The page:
The following lines of code select the indices with data that has a unit price above 3.0 and set their description to Miscellaneous. It then displays the first three items:

df.loc[df.UnitPrice > 3.0, [‘Description’]] = ‘Miscellaneous’

df.head(3)

This is the result:

As you can see, entry number 2 (with the index of 1) has its description changed to Miscellaneous because its unit price is $3.39 (which is over 3 as specified earlier).

The line of code outputs the data with index 2:

df.loc[2]

The output is as follows:

And finally, you can create a plot of the Quantity column as shown in the following code:

df[‘Quantity’].plot()

There are plenty more functions to explore.

Here’s an example of the usage of the .append() function.

You can define a new df object, df3, and set it equal to the first 10 rows of df combined with the rows 200–209 of df. In other words, you can append rows 200–209 to rows 0–9 of df:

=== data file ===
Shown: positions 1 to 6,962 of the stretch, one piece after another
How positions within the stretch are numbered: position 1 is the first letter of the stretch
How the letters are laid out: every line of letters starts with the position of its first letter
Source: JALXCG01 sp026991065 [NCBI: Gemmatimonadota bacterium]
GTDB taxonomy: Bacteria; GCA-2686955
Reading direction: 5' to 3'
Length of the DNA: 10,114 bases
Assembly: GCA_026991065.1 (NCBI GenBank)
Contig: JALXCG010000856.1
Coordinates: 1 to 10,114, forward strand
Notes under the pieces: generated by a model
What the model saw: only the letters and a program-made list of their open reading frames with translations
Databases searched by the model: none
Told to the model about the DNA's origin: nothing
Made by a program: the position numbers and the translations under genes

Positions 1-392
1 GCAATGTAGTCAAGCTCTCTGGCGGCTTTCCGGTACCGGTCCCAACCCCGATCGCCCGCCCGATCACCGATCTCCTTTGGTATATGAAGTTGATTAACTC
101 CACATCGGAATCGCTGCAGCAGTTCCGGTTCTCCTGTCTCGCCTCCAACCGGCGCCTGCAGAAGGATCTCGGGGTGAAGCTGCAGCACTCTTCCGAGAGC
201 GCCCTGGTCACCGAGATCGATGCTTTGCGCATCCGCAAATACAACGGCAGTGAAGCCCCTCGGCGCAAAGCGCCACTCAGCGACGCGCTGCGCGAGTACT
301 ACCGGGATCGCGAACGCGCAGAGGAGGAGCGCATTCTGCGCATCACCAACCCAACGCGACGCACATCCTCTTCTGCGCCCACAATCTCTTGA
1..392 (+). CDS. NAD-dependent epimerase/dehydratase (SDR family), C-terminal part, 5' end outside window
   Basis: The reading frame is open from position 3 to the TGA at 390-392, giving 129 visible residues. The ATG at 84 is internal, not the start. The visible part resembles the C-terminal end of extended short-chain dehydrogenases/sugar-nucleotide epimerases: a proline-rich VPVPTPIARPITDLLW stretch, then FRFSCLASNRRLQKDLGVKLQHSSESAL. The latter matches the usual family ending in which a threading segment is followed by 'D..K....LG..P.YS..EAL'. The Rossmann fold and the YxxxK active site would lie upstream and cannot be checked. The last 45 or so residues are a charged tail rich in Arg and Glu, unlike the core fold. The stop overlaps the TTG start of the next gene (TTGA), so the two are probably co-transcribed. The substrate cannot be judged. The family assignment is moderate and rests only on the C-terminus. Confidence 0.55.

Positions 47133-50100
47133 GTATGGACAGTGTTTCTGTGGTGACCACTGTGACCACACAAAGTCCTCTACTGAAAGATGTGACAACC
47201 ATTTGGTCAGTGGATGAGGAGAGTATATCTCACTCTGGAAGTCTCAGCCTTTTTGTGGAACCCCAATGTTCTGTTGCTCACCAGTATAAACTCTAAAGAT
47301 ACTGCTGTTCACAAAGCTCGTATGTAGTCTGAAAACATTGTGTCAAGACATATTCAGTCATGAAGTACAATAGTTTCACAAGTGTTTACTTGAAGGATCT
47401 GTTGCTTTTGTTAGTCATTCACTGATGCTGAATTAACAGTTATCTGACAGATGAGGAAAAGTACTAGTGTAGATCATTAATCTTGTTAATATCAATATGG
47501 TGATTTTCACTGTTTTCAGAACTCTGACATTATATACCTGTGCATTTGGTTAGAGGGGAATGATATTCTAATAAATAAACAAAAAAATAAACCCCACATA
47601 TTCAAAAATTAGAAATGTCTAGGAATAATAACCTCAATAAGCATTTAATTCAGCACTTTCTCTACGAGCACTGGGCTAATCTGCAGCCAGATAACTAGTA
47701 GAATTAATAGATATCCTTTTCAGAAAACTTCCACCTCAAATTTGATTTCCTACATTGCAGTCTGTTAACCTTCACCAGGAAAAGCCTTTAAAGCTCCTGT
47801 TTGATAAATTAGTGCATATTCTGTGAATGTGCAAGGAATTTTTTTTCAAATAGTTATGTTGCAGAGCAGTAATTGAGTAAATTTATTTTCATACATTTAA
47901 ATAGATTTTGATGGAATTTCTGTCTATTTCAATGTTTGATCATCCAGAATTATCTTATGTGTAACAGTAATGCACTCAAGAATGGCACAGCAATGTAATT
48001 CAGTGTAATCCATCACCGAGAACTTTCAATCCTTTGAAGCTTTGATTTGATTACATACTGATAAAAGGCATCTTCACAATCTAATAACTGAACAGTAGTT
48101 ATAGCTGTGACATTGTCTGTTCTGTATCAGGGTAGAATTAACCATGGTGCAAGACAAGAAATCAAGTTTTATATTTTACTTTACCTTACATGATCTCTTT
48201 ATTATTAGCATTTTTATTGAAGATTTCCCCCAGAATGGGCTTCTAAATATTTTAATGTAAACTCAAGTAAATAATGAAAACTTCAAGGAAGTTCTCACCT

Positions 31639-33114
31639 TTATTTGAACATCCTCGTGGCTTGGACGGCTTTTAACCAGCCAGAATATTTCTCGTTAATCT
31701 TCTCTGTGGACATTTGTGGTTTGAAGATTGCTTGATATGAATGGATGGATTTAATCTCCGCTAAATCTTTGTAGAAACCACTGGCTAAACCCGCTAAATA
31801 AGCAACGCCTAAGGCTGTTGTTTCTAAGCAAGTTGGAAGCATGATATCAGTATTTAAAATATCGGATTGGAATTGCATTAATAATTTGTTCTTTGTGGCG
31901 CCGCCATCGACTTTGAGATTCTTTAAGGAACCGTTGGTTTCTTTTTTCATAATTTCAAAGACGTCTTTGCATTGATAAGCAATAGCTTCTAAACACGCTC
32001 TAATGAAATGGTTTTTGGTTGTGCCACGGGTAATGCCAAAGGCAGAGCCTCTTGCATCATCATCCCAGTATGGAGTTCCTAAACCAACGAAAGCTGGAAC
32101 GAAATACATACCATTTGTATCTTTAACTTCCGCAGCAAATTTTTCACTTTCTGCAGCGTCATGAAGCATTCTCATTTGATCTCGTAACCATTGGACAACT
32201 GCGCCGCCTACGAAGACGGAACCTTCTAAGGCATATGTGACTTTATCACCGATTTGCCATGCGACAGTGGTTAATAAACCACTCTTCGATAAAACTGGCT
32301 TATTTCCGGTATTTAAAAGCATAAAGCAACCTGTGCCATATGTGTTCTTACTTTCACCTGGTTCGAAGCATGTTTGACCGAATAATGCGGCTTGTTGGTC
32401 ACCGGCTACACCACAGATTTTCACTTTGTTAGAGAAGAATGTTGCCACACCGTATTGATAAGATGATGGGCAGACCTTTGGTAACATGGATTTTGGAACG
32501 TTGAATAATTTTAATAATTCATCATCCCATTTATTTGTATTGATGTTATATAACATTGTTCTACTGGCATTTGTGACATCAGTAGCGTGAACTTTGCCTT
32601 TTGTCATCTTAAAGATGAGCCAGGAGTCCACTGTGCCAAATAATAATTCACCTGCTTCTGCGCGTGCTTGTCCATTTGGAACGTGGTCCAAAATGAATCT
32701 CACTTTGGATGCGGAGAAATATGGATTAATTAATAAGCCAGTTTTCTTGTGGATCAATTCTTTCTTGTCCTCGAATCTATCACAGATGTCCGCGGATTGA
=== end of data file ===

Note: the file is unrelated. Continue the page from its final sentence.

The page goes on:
df3 = df[0:10].append(df[200:210])

df3

This is the resulting output:

Now, imagine that you’re only concerned with a few columns, namely StockCodeQuantityInvoiceDate, and UnitPrice. You can define a new DataFrame object to contain only those columns in the data:

df4 = pd.DataFrame(df, columns=[‘StockCode’, ‘Quantity’, ‘InvoiceDate’, ‘UnitPrice’]

df4.head(3)

This is the result:

Pandas offers different ways to combine data. More specifically, you can mergeconcatenatejoin, and append. You have already covered append, so now you can take a look at concatenating data.

Take a look at this code block:

d1 = df[0:10]

d2 = df[10:20]

d3 = pd.concat([d1, d2])

d3

Basically, set d1 to be a DataFrame object containing the first 10 indices in df. Then, set d2 to be the next ten indices in df. Finally, set d3 to be the concatenation of d1 and d2. This is the result once they are concatenated:

You can do more with this. You can specify keys that will make it easier to distinguish between d1 and d2. Take a look at the following line of code:

d3 = pd.concat([d1, d2], keys=[‘d1’, ‘d2’])